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Module Code - Title:


Year Last Offered:


Hours Per Week:













Grading Type:


Prerequisite Modules:


Rationale and Purpose of the Module:

To build on the functional group chemistry covered in CH4102, CH4103, CH4104 and CH4007. To extend the studentsÆ comprehension and working knowledge of functional group chemistry; to expand the range of reagents, reactions and associated mechanisms; to detail how structure and reactivity can be quantitatively correlated; to detail quantitative aspects of acid and base catalysis.


Section A: Regiochemical control: addition of HBr by ionic and radical mechanisms, alcohol formation by acid catalysed hydration and via hydroboration; Chemoselective control: Lindlars catalyst and dissolving metal reduction; hydride reducing reagents, Reformatsky reaction; use of protecting groups. Stereochemical control: asymmetric induction, diastereomeric selectivity, Felkin-Anh model; enantiomeric selectivity, chiral hydride reagents (Alpine Borane and Alpine Borohyrdides), chiral catalysts -Monsanto catalyst for L-Dopa production. Section B: Quantitative structure activity relationships: development and use of the Hammett equation; definition of general and specific acid and base catalysis, use of buffers and kinetic data to distinguish between general and specific catalysis, quantitative analysis of data. Named (and other) Reactions: Oral presentation by students on reactions such as Hydroboration, Reformatsky, Dihydroxylation, Mannich Reaction, Reductive Amination, Birch Reduction, Michael Addition, Allylic bromination, Sharpless Epoxidation, Mitsunobu Reaction, Suzuki Coupling, Heck Reaction, Benzyne chemistry.

Learning Outcomes:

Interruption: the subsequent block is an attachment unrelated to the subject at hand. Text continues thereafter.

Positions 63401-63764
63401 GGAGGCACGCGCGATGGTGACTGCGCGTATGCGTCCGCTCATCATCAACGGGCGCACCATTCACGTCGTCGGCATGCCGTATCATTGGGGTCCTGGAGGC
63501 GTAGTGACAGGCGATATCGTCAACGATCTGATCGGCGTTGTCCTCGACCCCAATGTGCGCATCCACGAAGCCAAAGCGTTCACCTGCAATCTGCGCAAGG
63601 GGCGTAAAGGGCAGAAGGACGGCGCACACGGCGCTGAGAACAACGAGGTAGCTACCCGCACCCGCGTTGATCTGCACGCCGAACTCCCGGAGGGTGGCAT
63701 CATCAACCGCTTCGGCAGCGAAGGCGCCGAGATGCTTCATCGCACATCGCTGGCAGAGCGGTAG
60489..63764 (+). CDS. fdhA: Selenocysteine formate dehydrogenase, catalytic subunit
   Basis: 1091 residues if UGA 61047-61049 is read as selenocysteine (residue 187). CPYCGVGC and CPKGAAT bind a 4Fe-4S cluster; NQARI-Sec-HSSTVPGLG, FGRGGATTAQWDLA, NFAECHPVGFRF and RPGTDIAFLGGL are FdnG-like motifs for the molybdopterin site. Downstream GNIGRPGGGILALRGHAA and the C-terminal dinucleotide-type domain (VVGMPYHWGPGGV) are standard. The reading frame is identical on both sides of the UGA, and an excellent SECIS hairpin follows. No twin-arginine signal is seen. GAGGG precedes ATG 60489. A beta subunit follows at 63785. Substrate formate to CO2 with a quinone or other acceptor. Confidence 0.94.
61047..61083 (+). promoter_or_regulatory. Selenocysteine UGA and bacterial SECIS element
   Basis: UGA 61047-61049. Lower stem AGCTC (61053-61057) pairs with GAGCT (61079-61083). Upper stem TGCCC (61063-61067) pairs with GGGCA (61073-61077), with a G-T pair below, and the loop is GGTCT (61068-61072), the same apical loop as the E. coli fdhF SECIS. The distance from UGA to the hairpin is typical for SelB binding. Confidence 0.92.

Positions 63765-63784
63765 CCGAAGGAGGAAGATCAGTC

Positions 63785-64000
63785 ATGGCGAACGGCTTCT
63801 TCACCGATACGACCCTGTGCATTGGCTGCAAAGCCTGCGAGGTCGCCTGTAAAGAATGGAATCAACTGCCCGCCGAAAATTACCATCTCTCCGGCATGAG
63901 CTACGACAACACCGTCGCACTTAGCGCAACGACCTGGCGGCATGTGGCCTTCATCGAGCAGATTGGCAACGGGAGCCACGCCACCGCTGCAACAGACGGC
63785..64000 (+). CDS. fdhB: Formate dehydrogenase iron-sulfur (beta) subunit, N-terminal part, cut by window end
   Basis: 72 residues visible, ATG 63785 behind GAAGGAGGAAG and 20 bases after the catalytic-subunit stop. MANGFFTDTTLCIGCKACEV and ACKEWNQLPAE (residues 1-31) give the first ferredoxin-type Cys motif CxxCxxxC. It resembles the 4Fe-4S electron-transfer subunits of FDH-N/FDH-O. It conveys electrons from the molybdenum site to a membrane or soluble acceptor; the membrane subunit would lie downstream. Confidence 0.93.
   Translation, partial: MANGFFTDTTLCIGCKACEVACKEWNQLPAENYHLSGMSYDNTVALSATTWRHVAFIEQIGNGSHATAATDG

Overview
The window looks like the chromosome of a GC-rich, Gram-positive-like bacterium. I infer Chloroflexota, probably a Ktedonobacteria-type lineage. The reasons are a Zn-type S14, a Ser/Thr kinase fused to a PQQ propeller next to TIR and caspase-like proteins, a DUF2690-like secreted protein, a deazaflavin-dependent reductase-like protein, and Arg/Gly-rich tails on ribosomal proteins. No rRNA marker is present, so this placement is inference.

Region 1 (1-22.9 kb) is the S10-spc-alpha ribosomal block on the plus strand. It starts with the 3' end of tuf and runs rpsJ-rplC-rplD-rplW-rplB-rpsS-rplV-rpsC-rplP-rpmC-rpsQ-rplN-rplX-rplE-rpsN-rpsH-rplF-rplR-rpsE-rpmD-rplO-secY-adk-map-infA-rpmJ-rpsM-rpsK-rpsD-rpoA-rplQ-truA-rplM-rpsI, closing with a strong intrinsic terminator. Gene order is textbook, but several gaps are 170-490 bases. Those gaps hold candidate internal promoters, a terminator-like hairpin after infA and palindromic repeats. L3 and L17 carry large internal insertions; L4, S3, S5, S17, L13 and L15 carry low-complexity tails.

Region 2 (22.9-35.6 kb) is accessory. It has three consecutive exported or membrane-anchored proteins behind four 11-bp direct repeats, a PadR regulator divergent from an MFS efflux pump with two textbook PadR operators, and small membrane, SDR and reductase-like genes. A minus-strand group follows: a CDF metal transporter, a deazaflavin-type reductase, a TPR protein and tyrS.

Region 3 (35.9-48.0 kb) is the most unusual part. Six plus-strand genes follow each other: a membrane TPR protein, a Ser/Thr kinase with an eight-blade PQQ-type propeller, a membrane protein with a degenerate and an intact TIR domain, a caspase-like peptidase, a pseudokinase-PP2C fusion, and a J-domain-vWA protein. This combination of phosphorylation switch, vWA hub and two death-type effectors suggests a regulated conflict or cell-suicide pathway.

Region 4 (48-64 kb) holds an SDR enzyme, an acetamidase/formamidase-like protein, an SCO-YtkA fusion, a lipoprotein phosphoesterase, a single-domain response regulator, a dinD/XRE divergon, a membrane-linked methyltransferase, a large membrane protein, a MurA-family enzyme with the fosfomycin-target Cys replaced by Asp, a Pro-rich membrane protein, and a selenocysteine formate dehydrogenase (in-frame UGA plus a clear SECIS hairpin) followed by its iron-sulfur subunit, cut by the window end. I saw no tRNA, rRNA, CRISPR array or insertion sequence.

Cognitive (Knowledge, Understanding, Application, Analysis, Evaluation, Synthesis)

Evaluate a linked set of synthetic reactions, associate the required reagents and assess region-, chemo- and stereochemical aspects where relevant.Explain, rationalize and illustrate with a relevant example, how diastereo- and enantioselectivity can be achieved.Describe how a pattern of reactivity can be quantitatively related to structural parameters using the Hammett equation.Calculate a Hammett r value from kinetic (or equilibrium) data and interpret its sign and magnitude in terms of a reaction mechanism.Explain how general acid/base catalysis differs from specific acid/base catalysis.Show how kinetic data obtained in buffers can be used experimentally to distinguish general from specific acid/base catalysisDerive the kinetic equations for specific acid and specific base catalysed reactions.Determine values for rate constants and for equilibrium constants from sets of kinetic data.

Affective (Attitudes and Values)

Demonstrate an appreciation of the role of organic chemistry as a fundamental molecular science.

Psychomotor (Physical Skills)


How the Module will be Taught and what will be the Learning Experiences of the Students:

This module will be taught over a 12 week period through a formal interactive lecturing mode (2 x 1 hour lectures; 1 hour tutorial per week). Student presentations (20 minutes) will from weeks 5-11) and a synoptic oral (25 minutes) will take place in week 12. The module will be assessed by an end-of-semester written exam (75% of final marks); student oral presentation (15%); student synoptic oral (10%).

Research Findings Incorporated in to the Syllabus (If Relevant):

Prime Texts:

J. Clayden, N. Greeves, N. Warren and P. Wothers (2001) Organic Chemistry , Oxford University Press
J. March (1992) Advanced Organic Chemistry , Wiley
Neil S. Isaacs (1998) Physical Organic Chemistry , Longmans

Other Relevant Texts:

Programme(s) in which this Module is Offered:

Semester - Year to be First Offered:

Spring - 09/10

Module Leader: